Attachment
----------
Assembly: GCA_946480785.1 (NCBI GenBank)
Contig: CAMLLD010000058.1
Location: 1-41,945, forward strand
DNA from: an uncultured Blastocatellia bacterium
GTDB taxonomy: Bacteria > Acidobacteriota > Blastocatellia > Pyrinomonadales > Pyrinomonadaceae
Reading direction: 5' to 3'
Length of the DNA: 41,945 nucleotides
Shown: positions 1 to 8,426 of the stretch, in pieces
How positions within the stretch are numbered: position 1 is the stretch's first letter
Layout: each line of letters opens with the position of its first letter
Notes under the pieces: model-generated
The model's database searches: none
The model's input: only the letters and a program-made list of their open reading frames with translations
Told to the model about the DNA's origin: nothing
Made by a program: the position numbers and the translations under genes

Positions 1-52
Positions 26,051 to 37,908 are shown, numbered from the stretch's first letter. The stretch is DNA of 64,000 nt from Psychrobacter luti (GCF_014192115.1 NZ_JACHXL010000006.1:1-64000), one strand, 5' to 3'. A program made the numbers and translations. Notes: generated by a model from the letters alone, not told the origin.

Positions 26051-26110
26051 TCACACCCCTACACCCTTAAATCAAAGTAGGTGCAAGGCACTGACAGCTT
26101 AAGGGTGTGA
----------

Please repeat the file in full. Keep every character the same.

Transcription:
Assembly: GCA_946480785.1 (NCBI GenBank)
Contig: CAMLLD010000058.1
Location: 1-41,945, forward strand
DNA from: an uncultured Blastocatellia bacterium
GTDB taxonomy: Bacteria > Acidobacteriota > Blastocatellia > Pyrinomonadales > Pyrinomonadaceae
Reading direction: 5' to 3'
Length of the DNA: 41,945 nucleotides
Shown: positions 1 to 8,426 of the stretch, in pieces
How positions within the stretch are numbered: position 1 is the stretch's first letter
Layout: each line of letters opens with the position of its first letter
Notes under the pieces: model-generated
The model's database searches: none
The model's input: only the letters and a program-made list of their open reading frames with translations
Told to the model about the DNA's origin: nothing
Made by a program: the position numbers and the translations under genes

Positions 1-52
Positions 26,051 to 37,908 are shown, numbered from the stretch's first letter. The stretch is DNA of 64,000 nt from Psychrobacter luti (GCF_014192115.1 NZ_JACHXL010000006.1:1-64000), one strand, 5' to 3'. A program made the numbers and translations. Notes: generated by a model from the letters alone, not told the origin.

Positions 26051-26110
26051 TCACACCCCTACACCCTTAAATCAAAGTAGGTGCAAGGCACTGACAGCTT
26101 AAGGGTGTGA